Emerging from obscurity just a couple years ago, cryptocurrency has quickly gained popularity, even mainstream acceptance. A handful of large companies such as Overstock, PayPal, Microsoft, Shopify, Expedia, and Subway have started accepting cryptocurrency — namely Bitcoin — while merchant account providers such as Stripe have also started to accept Bitcoin and Ethereum as payment.
The market is growing quickly and that growth is expected to continue. Market capitalization of all cryptocurrencies worldwide passed a new high of $700 billion at the beginning of 2018, according to data provider CoinMarketCap. Bitcoin futures started trading on two major exchanges — the Cboe and CME — in December 2017.
All this activity makes the future of cryptocurrency seem quite promising. But companies mulling becoming an early adopter in accepting cryptocurrencies need to consider a few factors before deciding whether or not it's a good time to jump into the fray.
Most digital transactions come with processing fees of anywhere from two percent for credit cards to about three percent for PayPal. Cryptocurrency proponents say that one of the biggest advantages of cryptocurrencies is that there are no such fees because, as a peer-to-peer currency, there are no intermediaries. This is not quite the case.
Like everything else with the cryptocurrency market, transaction costs are changing rapidly. First, some background: Each cryptocurrency transaction takes up a certain amount of data — and that data processing power needs to be paid for in one way or another. In the earliest days of cryptocurrency, cost wasn't much of an issue because as a small, new market, the network data usage was negligible. But as these currencies become more popular, the amount of processing power required for cryptocurrency transactions is also increasing and along with it, the fees.
Transaction rates vary for different cryptocurrencies, so the rapidly changing rates are an important factor to consider. In the last few months, the transaction costs for bitcoin soared to new levels, with some users claiming they had to pay a $15 fee to send $100 worth of bitcoin from a digital wallet to a hardware wallet. Coinbase and Bitfinex, the two largest cryptocurrency exchanges, have said they are adopting a software update that will make bitcoin faster and cheaper.
In addition to the cost of the transaction, the cost of the cryptocurrency also can vary tremendously. Cryptocurrencies are notoriously volatile, potentially introducing unpredictability to your business and cash flow.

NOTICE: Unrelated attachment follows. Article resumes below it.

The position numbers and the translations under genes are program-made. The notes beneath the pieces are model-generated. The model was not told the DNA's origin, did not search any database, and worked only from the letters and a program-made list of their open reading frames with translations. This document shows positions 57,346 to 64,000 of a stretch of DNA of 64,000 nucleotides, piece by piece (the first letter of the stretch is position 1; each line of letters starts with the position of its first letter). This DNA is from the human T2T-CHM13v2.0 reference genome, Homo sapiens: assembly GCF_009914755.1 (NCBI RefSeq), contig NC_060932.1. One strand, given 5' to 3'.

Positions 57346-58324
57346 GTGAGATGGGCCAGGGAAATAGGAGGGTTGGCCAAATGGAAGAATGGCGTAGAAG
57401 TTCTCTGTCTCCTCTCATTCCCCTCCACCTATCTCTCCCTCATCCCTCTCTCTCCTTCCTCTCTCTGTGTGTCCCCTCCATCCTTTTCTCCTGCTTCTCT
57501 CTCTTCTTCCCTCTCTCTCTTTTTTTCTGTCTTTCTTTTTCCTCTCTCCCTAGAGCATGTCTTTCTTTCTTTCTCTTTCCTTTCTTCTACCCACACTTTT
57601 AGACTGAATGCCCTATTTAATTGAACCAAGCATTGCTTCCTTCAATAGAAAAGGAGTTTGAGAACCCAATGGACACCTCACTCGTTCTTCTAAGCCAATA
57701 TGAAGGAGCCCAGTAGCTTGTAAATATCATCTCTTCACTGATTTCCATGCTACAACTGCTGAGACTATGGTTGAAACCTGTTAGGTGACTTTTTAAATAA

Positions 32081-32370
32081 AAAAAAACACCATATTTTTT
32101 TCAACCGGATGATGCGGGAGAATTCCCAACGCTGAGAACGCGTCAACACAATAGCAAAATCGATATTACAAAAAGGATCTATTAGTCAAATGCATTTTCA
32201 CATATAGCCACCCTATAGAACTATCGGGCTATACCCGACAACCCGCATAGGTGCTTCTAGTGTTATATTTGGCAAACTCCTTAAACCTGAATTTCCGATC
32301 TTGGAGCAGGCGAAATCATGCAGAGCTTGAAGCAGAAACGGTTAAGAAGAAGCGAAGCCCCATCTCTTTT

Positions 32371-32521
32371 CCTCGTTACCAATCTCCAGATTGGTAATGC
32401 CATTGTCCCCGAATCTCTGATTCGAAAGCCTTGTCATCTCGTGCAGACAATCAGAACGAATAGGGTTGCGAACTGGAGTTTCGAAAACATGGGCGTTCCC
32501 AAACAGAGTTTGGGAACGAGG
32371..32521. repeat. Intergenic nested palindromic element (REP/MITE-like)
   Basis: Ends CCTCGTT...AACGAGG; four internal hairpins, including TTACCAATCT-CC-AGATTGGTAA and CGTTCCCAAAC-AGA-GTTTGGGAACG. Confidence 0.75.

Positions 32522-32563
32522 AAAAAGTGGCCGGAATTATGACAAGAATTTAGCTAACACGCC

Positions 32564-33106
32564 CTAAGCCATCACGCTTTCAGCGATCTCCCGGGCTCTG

Bitcoin, perhaps the best-known cryptocurrency, has been through some wild value swings in recent months, ranging from a high price of nearly $20,000 in mid-December 2017 to a low of $6,141 in early February 2018, according to CoinMarketCap. Ethereum, the other most established cryptocurrency, fell from a high of $982 in midFebruary 2018 to below $400 at the end of March.
Regulators have been weighing in on cryptocurrencies, contributing to volatile prices. In early February, the price of bitcoin fell after U.S. regulators testified before the Senate Banking Committee. Regulators in China, South Korea, and India have started cracking down on cryptocurrency markets amid concerns about fraud and other issues. Because of the volatility, it's preferable to convert cryptocurrency immediately — unless it's your intention to speculate in the cryptocurrencies market.
Regulations and Taxes
Since the market is so new, regulators are still unsure how to treat cryptocurrencies. More recently, the U.S. Commodities Futures Trading Commission has warned investors about cryptocurrency "pump-and-dump" scams, after receiving some complaints from investors. Around the same time, three different European Union regulators said they were concerned about the increasing number of people jumping into the cryptocurrencies market without understanding the risks.
But though there is some regulatory uncertainty, taxes are relatively straightforward. Merchants who immediately convert cryptocurrency into cash should expect to pay taxes. Revenue from cryptocurrency is treated like a cash transaction. The same is true with investors who make a profit on crypto holdings. The Internal Revenue Service is eyeing cryptocurrency holdings. In 2016, the IRS summoned records from Coinbase, seeking the identities of U.S. taxpayers who used cryptocurrency.
Types of Cryptocurrency
Unlike most currencies, cryptocurrencies aren't created by governments. They can be created by pretty much anyone, and there are now hundreds. Bitcoin and Ethereum are the two best known, but there are many others, including Ripple, Litecoin, Monero, Dash, Bitcoin Cash, and more.
Cryptocurrencies vary greatly. While some are gaining more widespread acceptance, others are facing backlash. French regulators recently put 15 cryptocurrency and crypto-asset investment sites on a blacklist, saying they ran afoul of new laws.
Meanwhile, more cryptocurrencies are coming to market, thanks to a boom in initial coin offerings, or ICOs. An ICO is a way for companies to raise money for projects through the unregulated sale of crypto tokens. After some pushback from government authorities, the number of ICOs has dropped off. Facebook banned cryptocurrency ads starting in January 2018, while Google recently announced it would start banning cryptocurrency and ICO ads starting in June.
So, is accepting cryptocurrency right for your business? Before you can evaluate whether or not conducting transactions with cryptocurrencies makes sense, it's important to be sure you understand the basics — and not just get caught up in the hype.